Page last updated at 14:42 GMT, Sunday, 19 October 2008 15:42 UK

Tories urge VAT holiday for firms

George Osborne

Small businesses should be allowed to defer paying VAT for up to six months, say the Conservatives.

Shadow Chancellor George Osborne said many small businesses were struggling after having had overdrafts withdrawn or interest rates put up.

A VAT delay could prevent some companies from "going to the wall".

Business Secretary Lord Mandelson told the BBC he was concerned about banks changing loan arrangements to small businesses, then charging them for it.

He said he would concentrate on firms who had good long-term prospects but were facing short-term cash flow problems.

'Responsible government'

The Conservatives have already pledged to cut corporation tax if they were in power.

The party says allowing small and medium-sized businesses to defer VAT payments for six months - they would still have to pay interest on the deferred tax of 7.5% - would ease cash flow problems.

We've got to repair our economy by getting the public finances back in order
David Cameron

Mr Osborne said HM Revenue and Customs had an "increasingly aggressive reputation for driving small businesses over the edge with tax demands".

He said allowing businesses to defer VAT payments for six months was "the kind of thing a responsible government should do".

"Along with our plans for a freeze on council tax and a cut in small business tax, this is a measure that could be implemented to help cash flow and in some cases prevent companies from going to the wall," he said.

"It was right to rescue the banks, because everyone depends on them, but now we need to rescue the real economy and stop jobs being lost and families suffering unnecessarily."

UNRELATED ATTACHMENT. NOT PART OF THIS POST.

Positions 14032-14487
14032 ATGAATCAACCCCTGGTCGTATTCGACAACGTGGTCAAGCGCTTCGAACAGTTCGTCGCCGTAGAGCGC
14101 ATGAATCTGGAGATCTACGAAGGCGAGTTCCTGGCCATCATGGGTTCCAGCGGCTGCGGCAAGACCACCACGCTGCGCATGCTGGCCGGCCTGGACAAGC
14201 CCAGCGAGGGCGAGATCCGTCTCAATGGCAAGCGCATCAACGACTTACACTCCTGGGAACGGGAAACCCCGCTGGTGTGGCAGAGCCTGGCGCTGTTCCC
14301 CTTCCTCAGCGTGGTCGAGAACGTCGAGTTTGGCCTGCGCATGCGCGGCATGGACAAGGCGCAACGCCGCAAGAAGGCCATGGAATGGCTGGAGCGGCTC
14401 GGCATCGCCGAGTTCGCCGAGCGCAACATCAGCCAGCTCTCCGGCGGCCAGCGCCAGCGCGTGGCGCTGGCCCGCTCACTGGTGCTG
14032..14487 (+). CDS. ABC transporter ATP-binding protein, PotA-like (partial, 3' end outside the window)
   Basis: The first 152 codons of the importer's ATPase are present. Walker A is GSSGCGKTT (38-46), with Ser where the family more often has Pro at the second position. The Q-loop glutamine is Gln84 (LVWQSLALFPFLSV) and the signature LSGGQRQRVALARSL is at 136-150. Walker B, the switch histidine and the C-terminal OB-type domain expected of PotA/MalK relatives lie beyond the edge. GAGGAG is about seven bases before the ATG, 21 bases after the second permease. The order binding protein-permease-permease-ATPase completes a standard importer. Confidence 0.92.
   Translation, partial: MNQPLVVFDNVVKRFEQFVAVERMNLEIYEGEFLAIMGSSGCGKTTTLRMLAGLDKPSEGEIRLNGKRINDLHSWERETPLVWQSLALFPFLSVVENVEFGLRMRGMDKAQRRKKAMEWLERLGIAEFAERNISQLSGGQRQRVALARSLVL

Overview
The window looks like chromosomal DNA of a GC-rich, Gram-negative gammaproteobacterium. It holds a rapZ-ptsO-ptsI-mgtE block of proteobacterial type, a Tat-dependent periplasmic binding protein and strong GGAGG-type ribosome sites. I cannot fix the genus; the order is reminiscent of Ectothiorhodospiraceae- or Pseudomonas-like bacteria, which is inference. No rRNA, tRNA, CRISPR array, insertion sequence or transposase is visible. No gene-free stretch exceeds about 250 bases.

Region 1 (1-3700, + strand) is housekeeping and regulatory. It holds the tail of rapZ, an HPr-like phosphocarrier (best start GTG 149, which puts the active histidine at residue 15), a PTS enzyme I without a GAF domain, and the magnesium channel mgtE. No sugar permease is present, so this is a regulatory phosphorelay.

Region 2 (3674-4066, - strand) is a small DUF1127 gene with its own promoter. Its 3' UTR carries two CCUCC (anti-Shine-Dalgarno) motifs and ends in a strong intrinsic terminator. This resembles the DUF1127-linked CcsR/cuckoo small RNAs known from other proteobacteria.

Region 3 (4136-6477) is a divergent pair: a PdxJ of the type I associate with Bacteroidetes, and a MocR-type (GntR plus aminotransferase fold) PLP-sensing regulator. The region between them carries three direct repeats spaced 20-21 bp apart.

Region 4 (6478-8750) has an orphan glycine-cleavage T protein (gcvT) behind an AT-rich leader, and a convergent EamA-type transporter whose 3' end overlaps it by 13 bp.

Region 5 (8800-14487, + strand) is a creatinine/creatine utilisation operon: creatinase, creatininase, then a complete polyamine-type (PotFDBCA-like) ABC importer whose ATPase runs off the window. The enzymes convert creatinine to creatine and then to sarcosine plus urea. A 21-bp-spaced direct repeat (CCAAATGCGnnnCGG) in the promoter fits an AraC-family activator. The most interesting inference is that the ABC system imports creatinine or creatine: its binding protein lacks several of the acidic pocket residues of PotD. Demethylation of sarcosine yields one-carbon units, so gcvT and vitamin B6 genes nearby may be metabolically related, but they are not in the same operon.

On Friday, Conservative leader David Cameron ended his truce with Gordon Brown over the economy, accusing the prime minister of "irresponsible" economic policies which had created an unsustainable boom.

It came as opinion polls suggested Mr Brown had closed the gap on the Conservatives in the opinion polls since since the global financial system went into meltdown.

Lord Mandelson urges banks to do more to help small businesses

In an article in the Observer on Sunday, Mr Cameron said that further plans to help families, homeowners and entrepreneurs would be laid out "in the coming months".

"In the short term, we've got to help families up and down the country with proposals to get them through the downturn," he said.

"In the long term, we've got to repair our economy by getting the public finances back in order."

Later Lord Mandelson told BBC One's Andrew Marr Show the government would look at the banks' attitude to giving loans to small and medium sized businesses "during this contraction".

"One of the things that concerned me, I must say, is that banks are not only suddenly and unilaterally changing the loan arrangements and conditions on which they are making finance available, but they are also charging the firms higher administrative costs for making those changes in their loan conditions. That is not good enough."

He said those banks in which government was taking a stake had a commitment to "broadly maintain the availability of finance" for the housing market and small and medium firms that was available in 2007.

"We have made clear what we expect and what the condition is for our investment in those banks."

With other banks, he said he and the chancellor would talk to chief executives about taking a more flexible approach about maintaining credit lines.

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